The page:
Our data also shows that the decrease in PKCζ activity elicited by PHE is not matched by a decrease in the phosphorylation of Thr 410. PKCζ is maintained in an inactive state by direct binding of the N-terminal pseudosubstrate domain to the C-terminal catalytic domain . Phosphorylation of the activation loop at Thr 410 is necessary and sufficient to activate the kinase function of PKCζ after autophosphorylation of Thr 560 [36–38]. In VSMC, we observed a simultaneous increase in PKCζ phosphorylation and activity in response to norepinephrine . However, at 5 min of stimulation, PKCζ phosphorylation continued to increase whereas PKCζ activity was already decreasing . Therefore, although phosphorylation at Thr 410 is a prerequisite for PKCζ activation as shown by different studies [36–38], it is not clear if dephosphorylation of Thr 410 is a prerequisite for its inactivation. It has been recently reported that in fact phosphorylation of Thr 410 and subsequent autophosphorylation of Thr 560 targets PKCζ towards proteosomal degradation . Moreover, proteins that bind to PKCζ may directly inhibit its activity. For example, PAR-4, product of a gene induced during apoptosis, inhibits atypical PKCζ and PKCλ/ι activity through direct protein-protein interaction . This mechanism of inhibition of PKCζ activity may not require dephosphorylation of the enzyme. Thus, phosphorylation at Thr 410 seems to be required for PKCζ activation whereas inhibition of PKCζ activity seems to be independent of Thr 410 dephosphorylation and may involve other proteins. Since PKCζ immunoprecipitation and assay were carried out in non-denaturing conditions, it is likely that the interaction of PKCζ with other proteins, such as with an endogenous inhibitor, is conserved during the assay.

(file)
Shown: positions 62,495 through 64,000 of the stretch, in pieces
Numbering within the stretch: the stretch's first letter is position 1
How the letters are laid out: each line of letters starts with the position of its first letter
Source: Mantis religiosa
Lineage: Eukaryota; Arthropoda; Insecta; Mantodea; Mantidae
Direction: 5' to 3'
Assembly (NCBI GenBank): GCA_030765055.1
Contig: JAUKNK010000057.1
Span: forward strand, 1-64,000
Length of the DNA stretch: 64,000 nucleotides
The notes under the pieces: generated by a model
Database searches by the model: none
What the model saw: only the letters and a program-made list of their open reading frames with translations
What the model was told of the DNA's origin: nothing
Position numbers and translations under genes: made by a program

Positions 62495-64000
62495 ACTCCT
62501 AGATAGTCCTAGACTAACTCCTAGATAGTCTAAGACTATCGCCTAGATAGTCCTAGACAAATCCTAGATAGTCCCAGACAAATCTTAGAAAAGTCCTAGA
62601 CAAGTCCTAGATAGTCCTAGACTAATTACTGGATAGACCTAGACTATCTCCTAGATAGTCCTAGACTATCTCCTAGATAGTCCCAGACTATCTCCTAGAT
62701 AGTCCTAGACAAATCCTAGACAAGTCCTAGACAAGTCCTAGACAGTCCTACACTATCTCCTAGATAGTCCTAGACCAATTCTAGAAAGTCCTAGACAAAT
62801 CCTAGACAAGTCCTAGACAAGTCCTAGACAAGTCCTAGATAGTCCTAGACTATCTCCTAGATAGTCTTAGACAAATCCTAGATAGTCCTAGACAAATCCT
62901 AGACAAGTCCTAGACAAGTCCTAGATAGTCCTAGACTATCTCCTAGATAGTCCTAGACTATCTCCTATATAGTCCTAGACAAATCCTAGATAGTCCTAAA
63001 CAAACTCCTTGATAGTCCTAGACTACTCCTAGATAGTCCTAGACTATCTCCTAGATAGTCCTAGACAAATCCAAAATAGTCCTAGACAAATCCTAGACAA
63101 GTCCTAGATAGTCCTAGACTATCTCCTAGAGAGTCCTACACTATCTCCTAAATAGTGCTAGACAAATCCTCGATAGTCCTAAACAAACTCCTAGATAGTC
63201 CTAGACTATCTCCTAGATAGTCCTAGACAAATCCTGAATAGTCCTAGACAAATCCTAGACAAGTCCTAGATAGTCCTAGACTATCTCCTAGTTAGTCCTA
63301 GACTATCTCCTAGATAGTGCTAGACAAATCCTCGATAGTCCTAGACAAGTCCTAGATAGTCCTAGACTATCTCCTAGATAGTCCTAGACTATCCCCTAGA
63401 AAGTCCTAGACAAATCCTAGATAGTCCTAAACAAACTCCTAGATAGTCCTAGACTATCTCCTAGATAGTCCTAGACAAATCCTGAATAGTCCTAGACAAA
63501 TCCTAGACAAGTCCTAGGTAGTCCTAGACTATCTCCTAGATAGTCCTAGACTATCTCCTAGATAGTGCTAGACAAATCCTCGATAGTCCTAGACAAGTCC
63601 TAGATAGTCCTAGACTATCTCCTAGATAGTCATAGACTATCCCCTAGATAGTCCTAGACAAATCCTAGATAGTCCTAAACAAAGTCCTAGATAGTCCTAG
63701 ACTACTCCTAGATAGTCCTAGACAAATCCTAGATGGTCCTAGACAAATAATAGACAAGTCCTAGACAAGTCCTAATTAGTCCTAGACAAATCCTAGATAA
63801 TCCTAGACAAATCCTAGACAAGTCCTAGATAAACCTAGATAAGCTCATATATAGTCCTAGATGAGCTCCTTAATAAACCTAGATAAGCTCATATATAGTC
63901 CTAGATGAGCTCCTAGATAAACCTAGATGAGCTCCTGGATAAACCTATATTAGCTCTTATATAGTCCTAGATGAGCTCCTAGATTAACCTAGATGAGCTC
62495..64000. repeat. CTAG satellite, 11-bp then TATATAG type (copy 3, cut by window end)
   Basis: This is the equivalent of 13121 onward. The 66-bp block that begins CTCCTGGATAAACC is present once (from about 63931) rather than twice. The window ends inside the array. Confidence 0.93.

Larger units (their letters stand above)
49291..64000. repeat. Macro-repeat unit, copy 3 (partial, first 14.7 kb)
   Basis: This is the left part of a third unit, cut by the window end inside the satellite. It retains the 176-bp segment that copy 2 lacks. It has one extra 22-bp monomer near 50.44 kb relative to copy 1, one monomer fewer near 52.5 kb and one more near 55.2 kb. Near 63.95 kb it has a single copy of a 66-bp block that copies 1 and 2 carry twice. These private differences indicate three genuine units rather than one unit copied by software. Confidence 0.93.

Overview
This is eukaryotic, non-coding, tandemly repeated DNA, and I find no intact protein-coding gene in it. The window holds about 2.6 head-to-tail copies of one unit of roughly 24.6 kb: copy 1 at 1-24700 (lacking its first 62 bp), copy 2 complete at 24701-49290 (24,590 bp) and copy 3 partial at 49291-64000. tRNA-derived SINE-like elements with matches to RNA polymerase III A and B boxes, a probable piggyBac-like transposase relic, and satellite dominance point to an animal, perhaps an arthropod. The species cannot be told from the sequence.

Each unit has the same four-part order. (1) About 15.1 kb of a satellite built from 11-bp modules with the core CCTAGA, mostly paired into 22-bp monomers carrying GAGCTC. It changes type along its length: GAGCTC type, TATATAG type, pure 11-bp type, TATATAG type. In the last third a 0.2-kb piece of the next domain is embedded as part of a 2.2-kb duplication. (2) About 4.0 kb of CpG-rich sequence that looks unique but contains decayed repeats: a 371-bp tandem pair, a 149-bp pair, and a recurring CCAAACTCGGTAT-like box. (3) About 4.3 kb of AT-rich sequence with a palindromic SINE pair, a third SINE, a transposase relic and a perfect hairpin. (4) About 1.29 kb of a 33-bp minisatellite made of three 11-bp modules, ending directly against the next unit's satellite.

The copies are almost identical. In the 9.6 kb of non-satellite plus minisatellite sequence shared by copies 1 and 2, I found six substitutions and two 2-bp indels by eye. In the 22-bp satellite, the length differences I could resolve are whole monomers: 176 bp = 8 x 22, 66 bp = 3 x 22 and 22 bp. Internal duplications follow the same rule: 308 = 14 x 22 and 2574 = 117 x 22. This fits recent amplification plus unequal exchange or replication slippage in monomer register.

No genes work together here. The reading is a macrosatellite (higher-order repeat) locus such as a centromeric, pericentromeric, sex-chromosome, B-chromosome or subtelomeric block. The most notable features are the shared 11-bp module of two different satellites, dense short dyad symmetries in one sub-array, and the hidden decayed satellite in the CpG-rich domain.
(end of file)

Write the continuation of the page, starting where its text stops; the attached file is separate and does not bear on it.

The activation of PLD elicited by PHE may be independent of PKCζ catalytic activity since constitutively active T410E PKCζ did not alter the extent of PHE-induced PLD activation. It is widely accepted that PKCζ activates downstream targets through a phosphorylation-dependent mechanism. However, it has been reported that atypical PKCζ may also directly stimulate MEK5/ERK5 pathway through its N-terminal regulatory domain (containing the pseudosubstrate site), independent of its catalytic activity . Therefore, PKCζ may stimulate downstream targets independent of its activity and phosphorylation state. Moreover, the actual proposed mechanism of PLD1 activation by the classical isoform PKCα is independent of the catalytic activity of PKC . In contrast, the fact that catalytically inactive PKCζ potentiated PLD activity and PKCζ activity was decreased after PHE stimulation indicate that an initial decrease in PKCζ activity may be required for a non-catalytic PKCζ-dependent activation of PLD activity. On the other hand, the decrease in PKCζ activity could be a consequence and not a prerequisite for this potential mechanism of action.